Motherhood Musings: 5th Birthday

Dear readers, I thought I’d take a break from sewing talk to share some of my recent thoughts and observations on motherhood. If you’ll be so kind as to indulge me…

Tiger Towel 1

It’s official. I am now the mother of a five-year-old.

Five seems so big. In a way that his first through fourth birthdays did not affect me, I am suddenly struck by how much older he seems to me. And despite the still thumb-sucking, and the requests to be held and hugged and to snuggle, and the way he often reverts to calling me “mama” rather than “mom, and even if we’re holding off on kindergarten for another year, it is like there is no denying that five years old is no longer a little, little boy.

Five is big. Five for him is full of ambition, even when he’s still working on all the skills necessary to achieve. Like wanting so much to ride his bike without training wheels, and tie his shoes. Five means getting dressed by himself but still struggling with socks. Five is being so proud to be a big brother.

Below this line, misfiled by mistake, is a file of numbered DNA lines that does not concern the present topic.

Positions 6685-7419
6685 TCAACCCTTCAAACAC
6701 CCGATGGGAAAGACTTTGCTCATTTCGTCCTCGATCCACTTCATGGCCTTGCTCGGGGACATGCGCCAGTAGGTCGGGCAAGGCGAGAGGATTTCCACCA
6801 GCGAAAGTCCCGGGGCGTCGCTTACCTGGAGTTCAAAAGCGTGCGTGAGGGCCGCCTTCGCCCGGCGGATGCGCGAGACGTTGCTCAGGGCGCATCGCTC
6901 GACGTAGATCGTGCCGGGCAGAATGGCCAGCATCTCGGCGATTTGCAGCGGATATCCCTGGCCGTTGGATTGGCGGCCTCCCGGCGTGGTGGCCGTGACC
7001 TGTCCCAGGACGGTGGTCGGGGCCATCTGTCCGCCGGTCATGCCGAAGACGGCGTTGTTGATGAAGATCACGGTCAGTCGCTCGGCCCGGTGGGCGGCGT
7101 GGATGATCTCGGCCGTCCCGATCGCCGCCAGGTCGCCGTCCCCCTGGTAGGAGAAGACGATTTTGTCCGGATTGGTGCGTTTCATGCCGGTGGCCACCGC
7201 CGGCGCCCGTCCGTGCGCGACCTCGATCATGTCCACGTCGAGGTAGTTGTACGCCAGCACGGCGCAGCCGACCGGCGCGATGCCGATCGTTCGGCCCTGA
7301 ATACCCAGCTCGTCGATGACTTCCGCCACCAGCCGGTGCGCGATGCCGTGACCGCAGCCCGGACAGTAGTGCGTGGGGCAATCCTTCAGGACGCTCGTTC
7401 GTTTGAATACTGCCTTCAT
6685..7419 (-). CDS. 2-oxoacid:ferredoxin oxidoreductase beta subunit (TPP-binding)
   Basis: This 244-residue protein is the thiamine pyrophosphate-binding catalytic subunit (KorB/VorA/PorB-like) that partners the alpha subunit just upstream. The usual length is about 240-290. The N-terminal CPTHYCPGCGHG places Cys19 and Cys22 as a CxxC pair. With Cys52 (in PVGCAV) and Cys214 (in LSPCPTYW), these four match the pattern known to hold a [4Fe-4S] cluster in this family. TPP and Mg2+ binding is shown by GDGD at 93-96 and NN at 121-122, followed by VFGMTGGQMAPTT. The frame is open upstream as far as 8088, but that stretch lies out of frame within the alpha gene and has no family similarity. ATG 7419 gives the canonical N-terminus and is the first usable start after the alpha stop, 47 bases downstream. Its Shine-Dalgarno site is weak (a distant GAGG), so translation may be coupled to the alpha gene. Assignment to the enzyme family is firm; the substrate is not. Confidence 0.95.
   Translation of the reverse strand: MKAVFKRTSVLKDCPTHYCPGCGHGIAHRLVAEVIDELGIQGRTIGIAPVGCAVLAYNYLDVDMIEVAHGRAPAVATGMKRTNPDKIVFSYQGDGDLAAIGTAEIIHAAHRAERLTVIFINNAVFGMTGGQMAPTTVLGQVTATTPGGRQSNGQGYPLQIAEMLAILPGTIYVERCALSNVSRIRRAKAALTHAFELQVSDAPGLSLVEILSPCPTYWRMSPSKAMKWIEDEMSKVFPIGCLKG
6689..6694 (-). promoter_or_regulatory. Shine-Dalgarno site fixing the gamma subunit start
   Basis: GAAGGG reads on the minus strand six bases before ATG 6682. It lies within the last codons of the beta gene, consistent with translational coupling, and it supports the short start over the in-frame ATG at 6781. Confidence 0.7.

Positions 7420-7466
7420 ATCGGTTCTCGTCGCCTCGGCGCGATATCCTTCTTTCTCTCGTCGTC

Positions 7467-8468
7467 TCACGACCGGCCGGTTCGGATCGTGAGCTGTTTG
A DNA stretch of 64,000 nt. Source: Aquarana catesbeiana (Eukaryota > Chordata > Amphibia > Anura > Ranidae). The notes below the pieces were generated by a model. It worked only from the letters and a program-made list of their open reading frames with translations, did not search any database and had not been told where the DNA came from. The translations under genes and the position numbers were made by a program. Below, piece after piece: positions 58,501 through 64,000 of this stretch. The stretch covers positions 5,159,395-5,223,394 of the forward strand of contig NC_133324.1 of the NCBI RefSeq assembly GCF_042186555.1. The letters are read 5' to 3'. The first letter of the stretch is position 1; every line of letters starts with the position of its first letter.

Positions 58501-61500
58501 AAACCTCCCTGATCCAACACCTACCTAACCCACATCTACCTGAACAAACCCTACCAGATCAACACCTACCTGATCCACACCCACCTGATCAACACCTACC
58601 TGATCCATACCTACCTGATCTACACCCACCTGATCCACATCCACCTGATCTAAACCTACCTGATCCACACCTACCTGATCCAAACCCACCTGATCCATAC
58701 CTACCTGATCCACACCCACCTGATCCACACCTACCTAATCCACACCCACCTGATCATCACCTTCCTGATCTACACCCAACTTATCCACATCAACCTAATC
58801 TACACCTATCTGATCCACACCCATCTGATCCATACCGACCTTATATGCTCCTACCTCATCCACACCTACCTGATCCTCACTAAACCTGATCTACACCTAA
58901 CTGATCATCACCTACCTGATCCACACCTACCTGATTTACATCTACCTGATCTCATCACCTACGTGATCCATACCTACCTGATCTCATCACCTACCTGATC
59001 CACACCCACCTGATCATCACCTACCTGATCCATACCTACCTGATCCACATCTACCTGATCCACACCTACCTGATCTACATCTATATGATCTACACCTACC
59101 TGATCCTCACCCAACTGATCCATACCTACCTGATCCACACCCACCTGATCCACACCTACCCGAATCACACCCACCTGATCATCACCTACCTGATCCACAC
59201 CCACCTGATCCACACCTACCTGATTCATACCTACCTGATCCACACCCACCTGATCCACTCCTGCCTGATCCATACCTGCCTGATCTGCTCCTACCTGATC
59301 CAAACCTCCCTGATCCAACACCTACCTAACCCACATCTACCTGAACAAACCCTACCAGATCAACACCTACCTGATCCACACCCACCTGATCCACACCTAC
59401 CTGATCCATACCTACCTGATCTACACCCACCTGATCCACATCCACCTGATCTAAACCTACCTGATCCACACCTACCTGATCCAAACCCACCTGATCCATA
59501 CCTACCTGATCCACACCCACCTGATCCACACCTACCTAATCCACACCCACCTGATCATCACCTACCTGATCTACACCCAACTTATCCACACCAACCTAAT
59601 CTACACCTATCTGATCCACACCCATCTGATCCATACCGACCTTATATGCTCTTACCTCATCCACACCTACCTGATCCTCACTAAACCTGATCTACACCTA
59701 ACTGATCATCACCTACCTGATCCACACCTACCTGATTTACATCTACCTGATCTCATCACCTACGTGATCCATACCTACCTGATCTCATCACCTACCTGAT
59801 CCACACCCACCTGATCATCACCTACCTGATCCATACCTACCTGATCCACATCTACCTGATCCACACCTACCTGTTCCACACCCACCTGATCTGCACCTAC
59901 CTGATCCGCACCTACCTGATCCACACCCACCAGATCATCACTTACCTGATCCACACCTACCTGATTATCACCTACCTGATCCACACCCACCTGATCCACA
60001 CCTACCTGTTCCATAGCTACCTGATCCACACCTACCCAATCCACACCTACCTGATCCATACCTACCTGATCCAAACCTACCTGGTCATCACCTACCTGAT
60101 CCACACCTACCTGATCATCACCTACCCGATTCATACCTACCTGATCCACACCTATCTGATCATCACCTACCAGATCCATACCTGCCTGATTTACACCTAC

But five has a certain fragility to it. It is a tightrope walk between toddler and big kid. More big kid than baby, yes; but the steps toward big kid are often uncertain and slippery. While we wait in line at the grocery store, he boasts to strangers, “I just turned five.” It is an announcement that belies his usual hesitancy about talking in public or drawing attention to himself. It is as if he’s trying out his five-ness on them. Looking for assurance that he’s on the right path.